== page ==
“There are a small number of new proposals for parish mergers that have arisen as a result of the cardinal’s own reflection on those proposals presented to him, as well as from his discussions with key advisors. In keeping with the spirit of the Making All Things New process, Cardinal Dolan has asked that these new proposals be shared with the appropriate clusters and the archdiocesan advisory group so as to solicit their input. These will eventually also be reviewed by the priest council of the archdiocese before a final decision is reached. It is hoped that these new proposals will be acted upon soon so that final decisions are reached over the next several months.”
So, for example, regarding one parish initially recommended for closure, there will be ongoing consideration of:
“A potential move of Saint Michael’s Parish in Manhattan to accommodate the pastoral needs of those who will move to the new Hudson Yards development.”
(Above and below) St. Elisabeth of Hungary
(above) St. Elisabeth of Hungary
(Above and below) Our Lady of Peace.
Yes, the catalogue of churches scheduled for closure – or “termination of the celebration of masses and sacrament on a regular basis” is a tragic tale. Among the victims is the lovely church of St. Elisabeth of Hungary, which anchors a quiet streetscape on East 83rd Street – first Slovak, then “mainstream” Archdiocesan and in recent decades also the home of the Archdiocesan deaf ministry. There is the equally charming Our Lady of Peace on East 62nd Street – its parishioners are invited to transfer to the extraordinary ugly modern “church” of St. John the Evangelist. The parishioners of the Hungarian church of St. Stephen of Hungary, who just in the last few years had made heroic (and apparently successful) efforts to preserve their parochial school from closure, now will find themselves deprived of their parish as well.
(Above) St. James (with its street named after the parish!)
(Above) St. Joseph; (below) the ceiling of St. James.
Some losses have greater cultural, historical and artistic significance. St. James, a neoclassical temple of the 1830’s and the boyhood parish of Gov. Al Smith, will apparently close along with its current “parent”, St. Joseph’s. St. Stephen’s – next to St Patrick’s cathedral, the grandest and best-preserved high Victorian Catholic church interior in New York, will also shut its doors. The product of the combined efforts of Renwick, Brumidi and the German stained glass studios of the last years of the 19th century, the landmarked St Stephen’s was led by a series of legendary pastors prior to 1918. I would anticipate that the disposition of these two churches will attract the interest of the broader New York community. Such well-preserved interiors would of course also offer an ideal New York home to several growing Traditional – or at least “conservative” – orders. It is a solution that, although implemented in Chicago for decades now (e.g., St. John Cantius), has been expressly rejected, I understand, by the New York Archdiocese on at least one previous occasion.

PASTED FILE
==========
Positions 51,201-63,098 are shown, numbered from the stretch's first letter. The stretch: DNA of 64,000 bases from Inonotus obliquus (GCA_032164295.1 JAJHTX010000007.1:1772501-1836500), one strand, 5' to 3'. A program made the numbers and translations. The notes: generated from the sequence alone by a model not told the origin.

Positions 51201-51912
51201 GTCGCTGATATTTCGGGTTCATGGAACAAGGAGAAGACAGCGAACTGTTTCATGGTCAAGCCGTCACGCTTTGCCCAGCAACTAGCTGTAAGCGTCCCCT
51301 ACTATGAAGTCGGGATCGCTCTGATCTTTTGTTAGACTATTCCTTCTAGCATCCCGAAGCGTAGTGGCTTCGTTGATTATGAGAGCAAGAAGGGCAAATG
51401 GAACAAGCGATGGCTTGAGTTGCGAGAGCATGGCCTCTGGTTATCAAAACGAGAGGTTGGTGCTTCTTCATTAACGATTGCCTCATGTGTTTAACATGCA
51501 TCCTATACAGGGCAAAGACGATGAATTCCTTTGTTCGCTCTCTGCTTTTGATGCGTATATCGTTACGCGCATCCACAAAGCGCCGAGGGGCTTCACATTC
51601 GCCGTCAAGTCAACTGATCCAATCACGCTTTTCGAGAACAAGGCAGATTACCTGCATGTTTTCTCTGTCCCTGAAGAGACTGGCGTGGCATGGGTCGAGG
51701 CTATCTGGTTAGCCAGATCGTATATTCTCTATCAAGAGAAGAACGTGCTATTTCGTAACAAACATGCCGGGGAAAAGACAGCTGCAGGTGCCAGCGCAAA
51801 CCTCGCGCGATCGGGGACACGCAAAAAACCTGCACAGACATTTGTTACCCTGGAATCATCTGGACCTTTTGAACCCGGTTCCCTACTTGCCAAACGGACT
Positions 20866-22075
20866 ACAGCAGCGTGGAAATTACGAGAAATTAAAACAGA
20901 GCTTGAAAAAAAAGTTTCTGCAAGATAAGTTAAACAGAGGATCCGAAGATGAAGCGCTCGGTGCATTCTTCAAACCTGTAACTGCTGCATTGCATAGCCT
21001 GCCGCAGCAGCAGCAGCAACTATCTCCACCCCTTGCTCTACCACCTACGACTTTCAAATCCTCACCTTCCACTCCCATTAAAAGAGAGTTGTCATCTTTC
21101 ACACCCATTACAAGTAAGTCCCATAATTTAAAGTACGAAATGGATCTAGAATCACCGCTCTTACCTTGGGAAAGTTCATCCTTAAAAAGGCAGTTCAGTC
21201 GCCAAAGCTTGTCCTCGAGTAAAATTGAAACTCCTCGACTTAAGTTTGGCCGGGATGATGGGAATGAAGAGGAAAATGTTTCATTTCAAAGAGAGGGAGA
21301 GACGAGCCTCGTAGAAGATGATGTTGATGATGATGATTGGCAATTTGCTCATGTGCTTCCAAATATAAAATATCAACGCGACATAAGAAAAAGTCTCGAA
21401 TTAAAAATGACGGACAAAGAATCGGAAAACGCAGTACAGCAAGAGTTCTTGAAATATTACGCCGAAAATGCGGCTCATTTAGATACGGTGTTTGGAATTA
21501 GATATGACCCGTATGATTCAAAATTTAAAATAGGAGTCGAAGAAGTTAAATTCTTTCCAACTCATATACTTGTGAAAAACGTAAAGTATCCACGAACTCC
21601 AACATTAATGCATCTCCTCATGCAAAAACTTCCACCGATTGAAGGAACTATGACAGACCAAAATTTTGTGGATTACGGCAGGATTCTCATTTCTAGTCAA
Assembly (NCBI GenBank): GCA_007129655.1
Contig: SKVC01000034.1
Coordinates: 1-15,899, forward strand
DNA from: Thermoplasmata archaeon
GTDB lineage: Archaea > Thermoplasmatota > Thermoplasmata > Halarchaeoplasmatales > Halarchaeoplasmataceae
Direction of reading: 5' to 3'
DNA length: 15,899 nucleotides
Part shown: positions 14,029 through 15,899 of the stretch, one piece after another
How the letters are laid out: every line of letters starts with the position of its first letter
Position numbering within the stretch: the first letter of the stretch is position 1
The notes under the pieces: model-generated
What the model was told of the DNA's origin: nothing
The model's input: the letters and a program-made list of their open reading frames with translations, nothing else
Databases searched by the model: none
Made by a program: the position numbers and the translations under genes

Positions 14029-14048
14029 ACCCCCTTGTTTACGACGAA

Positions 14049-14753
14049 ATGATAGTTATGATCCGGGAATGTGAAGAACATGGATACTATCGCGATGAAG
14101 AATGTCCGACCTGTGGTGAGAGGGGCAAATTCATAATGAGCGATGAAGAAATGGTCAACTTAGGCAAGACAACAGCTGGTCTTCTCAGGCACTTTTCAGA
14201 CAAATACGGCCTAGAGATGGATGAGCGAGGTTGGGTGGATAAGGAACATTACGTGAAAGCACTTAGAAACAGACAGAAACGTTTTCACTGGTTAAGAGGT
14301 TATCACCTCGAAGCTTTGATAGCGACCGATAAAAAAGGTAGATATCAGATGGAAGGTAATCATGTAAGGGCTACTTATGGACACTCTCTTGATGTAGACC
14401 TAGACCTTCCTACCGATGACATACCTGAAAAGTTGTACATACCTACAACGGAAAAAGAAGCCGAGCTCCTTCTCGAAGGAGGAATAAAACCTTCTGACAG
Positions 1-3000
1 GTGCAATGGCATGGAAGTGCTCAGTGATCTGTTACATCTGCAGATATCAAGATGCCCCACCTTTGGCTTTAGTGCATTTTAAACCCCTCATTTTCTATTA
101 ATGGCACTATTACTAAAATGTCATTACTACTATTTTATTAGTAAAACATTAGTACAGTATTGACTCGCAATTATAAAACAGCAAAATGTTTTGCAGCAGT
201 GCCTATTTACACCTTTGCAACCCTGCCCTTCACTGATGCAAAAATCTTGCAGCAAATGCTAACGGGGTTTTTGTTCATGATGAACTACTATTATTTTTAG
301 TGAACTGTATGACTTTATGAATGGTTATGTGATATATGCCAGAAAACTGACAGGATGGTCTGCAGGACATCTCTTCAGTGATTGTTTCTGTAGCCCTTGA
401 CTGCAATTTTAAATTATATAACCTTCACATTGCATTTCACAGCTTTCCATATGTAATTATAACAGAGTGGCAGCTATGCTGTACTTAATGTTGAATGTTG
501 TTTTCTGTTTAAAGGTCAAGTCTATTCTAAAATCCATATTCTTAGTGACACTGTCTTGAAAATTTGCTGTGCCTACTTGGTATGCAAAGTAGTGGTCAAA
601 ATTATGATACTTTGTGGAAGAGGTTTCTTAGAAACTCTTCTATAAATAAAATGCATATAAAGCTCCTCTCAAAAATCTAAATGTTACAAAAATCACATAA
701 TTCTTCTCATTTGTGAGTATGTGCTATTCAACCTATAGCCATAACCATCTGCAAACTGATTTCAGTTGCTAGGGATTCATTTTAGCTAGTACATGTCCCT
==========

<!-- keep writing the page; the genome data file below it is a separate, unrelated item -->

(Above and below) St. Stephen’s.
(Above) At. Stephen’s
What will be the end result of all this? The New York Times has nicely summarized the factors behind “Making all things New”:
“The number of priests has fallen each year, as retirements outpace ordinations. And attendance has been declining; as of 2013, only about 12 percent of the New York archdiocese’s 2.8 million Catholics regularly attended Sunday Mass, according to the archdiocese.”
No downsizing or organizational changes can address these underlying issues. They are of the spiritual, not the material order. So I would expect that within a few years we and the Archdiocese will be confronting yet another “reconfiguration” plan.
The St. Cecilia Society of St. Mary Church, Norwalk
is pleased to present its annual benefit concert in honor of St. Cecilia
& in celebration of the Feast of the Dedication of the Lateran Basilica
The St. Mary’s Schola Cantorum
David J. Hughes, Director
Sunday, 9 November 2014, 4:00 P.M.
$25 general admission | $15 students & seniors
All proceeds go to support the work of the St. Cecilia Society throughout the year.
A festive wine & cheese reception will follow the concert.
Mass Mobs: From the New York Times
“Elizabeth Davis, 47, of Harmony, Pa., decided to start a Mass mob in Pittsburgh after hearing about the group in Buffalo. Her first effort, organized via Meetup.com, drew 25 people and the second about 50. Now, by reaching out through a Catholic women’s organization and youth programs, as well as to members of a historic preservation group, she hopes to hit 150 later this month.
“These beautiful old churches were built by our grandfathers and great-grandfathers, and to see them close is really sad,” said Ms. Davis, who is also raising six children and finishing a college degree. “We have 2,000 years of tradition, and it’s time we get excited about it.”
(As the article notes, there is a “Mass mob” movement in Fairfield County!)
Paulson, Michael, “At Forlorn Urban Churches, Mass gets crowded in a Flash” (The New York Times, 10/11/14)